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Seeding a Code-First database from a text file

So, I’ve been working on a simple application where I can learn various technologies that are used in various tiers of an application. For the Data Access Layer I am using Entity Framework 6 with MSSQL Server 2014, and this is where the focus of this post lies.

I am using the Entity Framework Code-First approach where I’m using ordinary C# classes to define the structure of my database. The table structure produced is the following:
RelevantTables
The challenge that I needed to solve was ensuring that after creating the database, the Nationalities table was pre-populated with the names of all countries in the world, along with their 2-letter country codes. I have this data in a text file, as illustrated below:
CountryList
Now, if I had gone the Database-First approach, this would not have been an issue because I could then import the data into the relevant table and that would be the end. With code-first, every time I recreate the Nationalities table the previously-imported data is lost.
Entity Framework gives us the ability to seed our tables with data, after they are created, however, I had only used this functionality to add C# objects created in code. For example, I could add rows into the PersonType table. This can be accomplished by adding the following code in the Seed method within the Configuration.cs file:

context.PersonTypes.AddOrUpdate(
    p=>p.TypeName,
    new PersonType { Id=new Guid("F2E8C90A-212C-4E36-B752-02718830BB0C"),
        TypeName ="Administrator"},
    new PersonType { Id = new Guid("9B258E4A-3766-46C0-B6BC-76946BF615D1"),
        TypeName = "Instructor" },
    new PersonType { Id = new Guid("5443EDED-E7BB-45C8-9B63-8F5CD3E0C5CE"),
        TypeName = "Learner" });

context.SaveChanges();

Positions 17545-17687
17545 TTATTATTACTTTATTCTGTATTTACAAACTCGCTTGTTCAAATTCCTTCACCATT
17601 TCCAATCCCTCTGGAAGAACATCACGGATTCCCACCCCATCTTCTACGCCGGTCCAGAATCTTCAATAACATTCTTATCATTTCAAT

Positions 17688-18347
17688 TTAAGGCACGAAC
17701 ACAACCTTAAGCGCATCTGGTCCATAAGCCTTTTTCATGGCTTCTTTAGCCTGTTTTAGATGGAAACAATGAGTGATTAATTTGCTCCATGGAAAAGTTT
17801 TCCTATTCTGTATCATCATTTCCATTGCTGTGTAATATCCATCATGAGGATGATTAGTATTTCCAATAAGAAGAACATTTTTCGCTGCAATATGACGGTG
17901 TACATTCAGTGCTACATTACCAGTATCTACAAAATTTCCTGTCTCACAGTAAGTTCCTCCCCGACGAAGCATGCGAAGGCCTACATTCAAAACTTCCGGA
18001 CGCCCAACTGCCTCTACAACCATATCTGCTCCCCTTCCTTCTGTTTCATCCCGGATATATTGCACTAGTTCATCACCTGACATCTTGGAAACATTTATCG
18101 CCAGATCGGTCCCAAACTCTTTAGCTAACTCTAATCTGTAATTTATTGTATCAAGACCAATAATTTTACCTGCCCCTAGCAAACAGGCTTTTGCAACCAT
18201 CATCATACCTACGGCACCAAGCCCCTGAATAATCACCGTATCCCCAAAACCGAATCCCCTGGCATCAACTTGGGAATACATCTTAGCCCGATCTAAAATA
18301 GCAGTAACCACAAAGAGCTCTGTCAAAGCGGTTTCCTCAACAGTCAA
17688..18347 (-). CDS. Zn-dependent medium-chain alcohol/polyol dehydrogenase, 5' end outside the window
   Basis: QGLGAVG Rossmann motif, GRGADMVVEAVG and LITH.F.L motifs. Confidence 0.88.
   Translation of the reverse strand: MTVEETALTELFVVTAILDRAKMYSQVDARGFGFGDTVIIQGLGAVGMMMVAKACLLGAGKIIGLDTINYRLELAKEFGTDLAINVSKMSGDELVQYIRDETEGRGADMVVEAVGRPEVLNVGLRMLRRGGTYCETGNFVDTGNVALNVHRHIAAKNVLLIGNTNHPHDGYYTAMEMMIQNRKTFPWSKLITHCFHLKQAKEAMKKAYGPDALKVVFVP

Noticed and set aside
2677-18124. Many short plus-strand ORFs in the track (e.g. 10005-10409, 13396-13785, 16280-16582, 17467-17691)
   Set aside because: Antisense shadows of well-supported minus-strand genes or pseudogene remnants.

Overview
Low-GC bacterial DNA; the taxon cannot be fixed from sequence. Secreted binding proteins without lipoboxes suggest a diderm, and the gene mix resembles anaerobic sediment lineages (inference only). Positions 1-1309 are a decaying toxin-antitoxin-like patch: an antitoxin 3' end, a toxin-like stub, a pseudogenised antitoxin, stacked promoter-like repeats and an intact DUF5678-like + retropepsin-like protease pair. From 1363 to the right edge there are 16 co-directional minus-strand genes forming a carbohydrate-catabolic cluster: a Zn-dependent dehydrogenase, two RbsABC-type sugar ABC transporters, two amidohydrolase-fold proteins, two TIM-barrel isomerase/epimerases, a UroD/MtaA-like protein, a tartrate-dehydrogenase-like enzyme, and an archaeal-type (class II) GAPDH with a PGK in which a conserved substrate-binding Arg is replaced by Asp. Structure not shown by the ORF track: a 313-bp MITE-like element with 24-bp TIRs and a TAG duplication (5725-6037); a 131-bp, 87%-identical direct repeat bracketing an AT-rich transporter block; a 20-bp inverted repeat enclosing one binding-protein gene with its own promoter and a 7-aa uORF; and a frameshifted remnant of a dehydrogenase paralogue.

This produces the following data in the PersonType table:
PersonTypeTable
So I needed a similarly terse means of populating the Nationalities table from the text file. I knew that I could use a SQL Server Integration Services (SSIS) package somehow. If I could just “call” an SSIS package from the Seed method and have it import the data into the table, that would be awesome.
I learnt that when you import data into a table, you have the option to save that operation as an SSIS package. That means you then have a package that you can execute later to carry out the same operation, exactly what i needed!
Below I show how to import data from a text file and how to subsequently save an SSIS package for that operation:
Right-click the database of interest, select Tasks, then Import Data…

TasksImportData

In the SQL Server Import and Export Wizard, specify a Flat File data source:

FlatFileDataSource

In the next screen you get to choose the source file. I checked the checkbox specifying that the first row contains column names:

SourcePath

For the Destination, I specified that I would like to save the data in SQL Server. Specify any login credentials if required. In my case Windows Authentication is fine.

Destination

In the next screen I specify the table into which the data will be imported:

DestinationTable

Then I clicked the Edit Mappings button and set the options as shown below, basically saying that the column Code in the text file would map to the field CountryCode in the table, and the column English Name in the text file would map to the column CountryName in the table:

Mappings

Then in the next screen I chose to save the package in the file system. This is very important.

SaveAndRunPackage